These are all kind of obvious things to me, but once you started talking about it, I'm surprized that you didn't talk in deeper detail about optimization of graphics wor the web, especially because your site features such nice graphic design and nice icons whereas it is not expected.

 

Im a perth web designer

Both formats have advantages and disadvantages

I have read an article, what both formats have advantages and disadvantages. What about raw format? What is your opinion?

The Articles is here

Interesting debate

Interesting debate. Personally I prefer JPGs and use them on my website.

PNG or JPG

I used both on my website www.ntagas.com, the png allows the transparency, but if the picture has a high resolution .jpg is the better way because you can render the image size and the webpage is loads faster.

Has Anyone Considered...

...IE9 graphics hardware acceleration? It works with images to make them load faster. FF claims equal performance in it's newest versions...

Forgot to Mention...

...IE 9 supports Scalable Vector Graphics (SVG) both static and dynamic - interactive or animated.

I'm a web designer

Jeremy's picture

Please excuse my ignorance

But how does graphics hardware acceleration make images load faster in a web browser? I guess maybe it could render them faster but I'd imagine the network bandwidth would be the bottleneck, not the graphics rendering.

Also how many people are actually using IE9? Last I checked XP (no IE9) was still the dominant OS (by a significant margin) and there are still people using Win 98 & 2000 (no IE9). Mac (also no IE9) sales continue to be steady and although real numbers are hard to get (because it's free), there is a growing body of evidence to suggest that the Linux desktop market share is continuing its steady growth (again no IE9). So unless your market are Win Vista & 7 users only then taking advantage of features only in IE9 would seem to be business suicide.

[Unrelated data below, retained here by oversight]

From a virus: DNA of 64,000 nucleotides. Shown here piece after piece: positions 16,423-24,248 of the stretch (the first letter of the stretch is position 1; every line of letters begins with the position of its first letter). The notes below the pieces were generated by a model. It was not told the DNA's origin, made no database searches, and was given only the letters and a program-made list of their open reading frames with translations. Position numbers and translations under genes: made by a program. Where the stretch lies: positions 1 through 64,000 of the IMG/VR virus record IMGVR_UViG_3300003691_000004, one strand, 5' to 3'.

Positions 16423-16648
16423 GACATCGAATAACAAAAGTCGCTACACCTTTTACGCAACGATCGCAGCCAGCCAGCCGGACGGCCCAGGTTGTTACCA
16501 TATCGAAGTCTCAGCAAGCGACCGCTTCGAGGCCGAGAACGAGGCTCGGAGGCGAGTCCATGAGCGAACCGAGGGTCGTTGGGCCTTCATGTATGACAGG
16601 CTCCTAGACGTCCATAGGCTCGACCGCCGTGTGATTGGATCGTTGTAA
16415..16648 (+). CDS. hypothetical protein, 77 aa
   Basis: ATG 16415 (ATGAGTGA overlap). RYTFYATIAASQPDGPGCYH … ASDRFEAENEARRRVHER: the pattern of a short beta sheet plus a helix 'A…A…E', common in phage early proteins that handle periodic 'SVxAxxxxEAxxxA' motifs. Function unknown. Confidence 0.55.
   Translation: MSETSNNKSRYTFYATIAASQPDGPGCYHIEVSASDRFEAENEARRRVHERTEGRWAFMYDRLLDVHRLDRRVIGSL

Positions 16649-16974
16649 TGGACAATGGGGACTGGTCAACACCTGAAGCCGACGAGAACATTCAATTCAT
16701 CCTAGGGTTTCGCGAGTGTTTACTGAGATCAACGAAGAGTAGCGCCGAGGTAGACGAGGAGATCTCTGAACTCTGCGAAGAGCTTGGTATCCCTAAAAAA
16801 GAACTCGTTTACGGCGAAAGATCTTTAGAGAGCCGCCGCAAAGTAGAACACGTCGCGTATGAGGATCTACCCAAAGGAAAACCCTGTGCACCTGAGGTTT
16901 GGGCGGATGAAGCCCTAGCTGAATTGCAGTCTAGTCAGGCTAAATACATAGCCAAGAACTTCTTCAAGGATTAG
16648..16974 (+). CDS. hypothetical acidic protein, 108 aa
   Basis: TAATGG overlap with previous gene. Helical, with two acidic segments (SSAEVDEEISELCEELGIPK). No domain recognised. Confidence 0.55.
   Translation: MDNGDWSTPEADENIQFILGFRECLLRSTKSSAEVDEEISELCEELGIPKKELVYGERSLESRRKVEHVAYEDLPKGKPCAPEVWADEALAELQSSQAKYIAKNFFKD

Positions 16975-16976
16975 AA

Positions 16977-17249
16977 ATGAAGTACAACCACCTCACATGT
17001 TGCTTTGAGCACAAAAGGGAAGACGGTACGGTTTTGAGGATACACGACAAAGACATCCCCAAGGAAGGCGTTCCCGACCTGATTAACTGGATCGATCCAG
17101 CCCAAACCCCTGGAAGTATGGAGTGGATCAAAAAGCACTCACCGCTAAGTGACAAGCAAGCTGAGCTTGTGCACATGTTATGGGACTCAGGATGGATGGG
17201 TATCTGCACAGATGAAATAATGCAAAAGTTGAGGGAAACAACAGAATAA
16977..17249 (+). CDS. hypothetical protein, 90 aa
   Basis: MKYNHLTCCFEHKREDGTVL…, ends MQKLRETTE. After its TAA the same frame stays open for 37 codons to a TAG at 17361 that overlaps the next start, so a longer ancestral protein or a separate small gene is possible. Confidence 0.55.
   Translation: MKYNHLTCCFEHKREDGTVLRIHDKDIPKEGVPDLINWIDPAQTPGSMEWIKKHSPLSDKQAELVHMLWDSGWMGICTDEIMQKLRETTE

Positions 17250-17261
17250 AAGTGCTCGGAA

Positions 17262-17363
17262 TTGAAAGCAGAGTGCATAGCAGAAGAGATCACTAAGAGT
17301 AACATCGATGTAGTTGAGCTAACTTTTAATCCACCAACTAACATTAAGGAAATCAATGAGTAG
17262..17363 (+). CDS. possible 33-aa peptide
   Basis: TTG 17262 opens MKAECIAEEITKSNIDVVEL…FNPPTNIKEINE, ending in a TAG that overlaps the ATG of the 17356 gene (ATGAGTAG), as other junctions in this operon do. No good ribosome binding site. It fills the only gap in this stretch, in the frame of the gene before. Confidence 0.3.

Liraz Siri's picture

Depends what you're doing with the images

If you're just displaying a static image hardware acceleration shouldn't make a noticeable difference. But it might if you're web application does something fancy with images (e.g., CSS3 manipulations + Javascript). Javascript is usually only used for very basic stuff (e.g., form input validation before submit), but it's a turing complete language that can do pretty much anything you can do in any other language. The main issue is not capability but performance, in which case hardware acceleration integrated with the browser might actually come in handy...
Jeremy's picture

Thanks for the explanation Liraz

That makes perfect sense. And I guess really that's were it's all headed isn't it!? Lots of web/cloud apps that are far far more than just static pages...

Liraz Siri's picture

The old is new again, the network is the operating system, etc.

What's happening today is pretty much the original Netscape/Sun vision of the browser/network gradually eroding the relevance of the desktop computing paradigm. Your applications would run anywhere, on any device, over the network and it wouldn't matter what operating system happened to be running on the front-end device you were using at the moment. The visionaries were right, they just got the timing wrong.